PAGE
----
If Joe has read Rabbi Kook writings on t’shuva, he has a sign letting him know if his path of t’shuva is on the right track. If he feels a joy in the learning of Torah, if he is able to clearly grasp its deep, mystical concepts, then his t’shuva is real. With each sin that is corrected, additional vistas of learning open before him. The most supreme enlightenment comes when he realizes in all of his being that cleaving to God is the greatest joy in life. Reaching this level, he will experience a profound humbleness, for, “How can any person feel an egotistical pride when he stands before the Source of all perfection, before the infinite light that transcends all blessings and praises?” (Orot HaT’shuva, 10:4).
When Joe, the stockbroker, realizes that t’shuva makes the world go round, and not the New York Stock Exchange, he has truly become a baal t’shuva.
It is impossible to speak about the relationship between t’shuva and Torah without mentioning the vital importance of prayer. Often, in the light of the Torah, when confronted by one’s wrongdoings and moral impurity, one longs for a far-reaching t’shuva which is clearly beyond one’s immediate grasp. At times, this great leap forward cannot be actualized until it is accompanied by heartfelt prayer. It is prayer which opens the stream of Divine assistance which is needed to overcome weakness and fear, hurdle over chasms of darkness, and redress every transgression of the past, so that ever-new perceptions can be grasped. King David was a master of t’shuva, and a master of prayer. To this day, his Psalms are our ladders to God.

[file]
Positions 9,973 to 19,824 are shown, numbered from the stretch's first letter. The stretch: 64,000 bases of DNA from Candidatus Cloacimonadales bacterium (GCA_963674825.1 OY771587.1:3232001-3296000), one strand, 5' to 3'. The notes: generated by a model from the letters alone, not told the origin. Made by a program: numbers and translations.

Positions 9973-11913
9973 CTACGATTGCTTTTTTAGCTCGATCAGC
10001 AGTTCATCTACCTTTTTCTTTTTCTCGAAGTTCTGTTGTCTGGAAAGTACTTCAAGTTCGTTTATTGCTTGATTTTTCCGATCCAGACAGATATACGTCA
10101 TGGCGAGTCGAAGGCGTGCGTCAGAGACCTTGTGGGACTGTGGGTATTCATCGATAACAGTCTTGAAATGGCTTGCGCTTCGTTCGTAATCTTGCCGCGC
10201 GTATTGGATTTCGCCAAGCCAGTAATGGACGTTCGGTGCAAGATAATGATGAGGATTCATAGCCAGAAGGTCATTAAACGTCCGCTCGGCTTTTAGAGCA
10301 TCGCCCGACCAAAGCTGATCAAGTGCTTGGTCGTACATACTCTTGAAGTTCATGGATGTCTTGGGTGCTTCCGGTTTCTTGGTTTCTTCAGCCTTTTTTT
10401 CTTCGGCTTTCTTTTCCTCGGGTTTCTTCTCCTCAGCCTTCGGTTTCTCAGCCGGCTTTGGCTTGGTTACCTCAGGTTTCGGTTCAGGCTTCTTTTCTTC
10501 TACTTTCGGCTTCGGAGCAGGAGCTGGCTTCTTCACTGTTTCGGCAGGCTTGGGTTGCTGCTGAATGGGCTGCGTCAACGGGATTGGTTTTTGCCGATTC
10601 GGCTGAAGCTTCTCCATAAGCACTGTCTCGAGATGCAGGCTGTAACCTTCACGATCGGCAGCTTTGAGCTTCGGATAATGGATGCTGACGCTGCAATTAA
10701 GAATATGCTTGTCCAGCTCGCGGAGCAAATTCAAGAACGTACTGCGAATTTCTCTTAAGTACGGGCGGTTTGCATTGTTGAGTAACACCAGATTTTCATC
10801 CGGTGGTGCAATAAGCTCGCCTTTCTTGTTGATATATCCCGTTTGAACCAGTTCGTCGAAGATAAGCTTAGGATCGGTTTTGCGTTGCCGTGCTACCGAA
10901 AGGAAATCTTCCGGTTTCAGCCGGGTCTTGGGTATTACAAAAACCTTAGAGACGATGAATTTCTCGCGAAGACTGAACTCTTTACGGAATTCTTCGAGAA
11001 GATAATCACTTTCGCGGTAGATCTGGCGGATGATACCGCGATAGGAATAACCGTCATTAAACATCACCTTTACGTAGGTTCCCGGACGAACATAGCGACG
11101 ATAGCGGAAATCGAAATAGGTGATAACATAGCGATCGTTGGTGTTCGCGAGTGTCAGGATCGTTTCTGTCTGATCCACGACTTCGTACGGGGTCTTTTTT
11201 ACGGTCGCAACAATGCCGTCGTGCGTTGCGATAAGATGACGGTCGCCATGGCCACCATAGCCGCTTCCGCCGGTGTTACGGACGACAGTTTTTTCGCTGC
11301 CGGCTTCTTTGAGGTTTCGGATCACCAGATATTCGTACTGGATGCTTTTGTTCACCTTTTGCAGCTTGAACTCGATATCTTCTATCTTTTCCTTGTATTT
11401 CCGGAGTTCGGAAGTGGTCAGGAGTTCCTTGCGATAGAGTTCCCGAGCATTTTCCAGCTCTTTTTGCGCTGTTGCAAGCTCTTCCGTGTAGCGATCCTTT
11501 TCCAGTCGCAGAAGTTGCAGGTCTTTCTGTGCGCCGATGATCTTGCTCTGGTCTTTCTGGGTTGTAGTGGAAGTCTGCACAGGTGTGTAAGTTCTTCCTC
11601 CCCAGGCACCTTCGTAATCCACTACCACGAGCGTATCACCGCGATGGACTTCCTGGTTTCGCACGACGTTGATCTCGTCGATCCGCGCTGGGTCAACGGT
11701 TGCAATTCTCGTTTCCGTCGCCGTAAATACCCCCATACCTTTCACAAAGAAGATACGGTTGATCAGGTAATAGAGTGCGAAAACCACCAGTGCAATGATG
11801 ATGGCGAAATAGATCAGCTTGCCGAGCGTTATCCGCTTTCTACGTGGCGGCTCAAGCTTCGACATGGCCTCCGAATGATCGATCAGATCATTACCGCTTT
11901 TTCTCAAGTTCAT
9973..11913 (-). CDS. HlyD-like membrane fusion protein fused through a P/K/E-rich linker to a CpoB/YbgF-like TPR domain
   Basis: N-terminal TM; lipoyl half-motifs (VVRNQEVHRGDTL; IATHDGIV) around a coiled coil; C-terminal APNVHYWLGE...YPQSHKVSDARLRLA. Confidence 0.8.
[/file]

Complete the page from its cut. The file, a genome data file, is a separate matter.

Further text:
To summarize, the more you learn Torah, the more t’shuva you will be inspired to do — and the more t’shuva you do, the more Torah you are able to learn.
So what are you waiting for???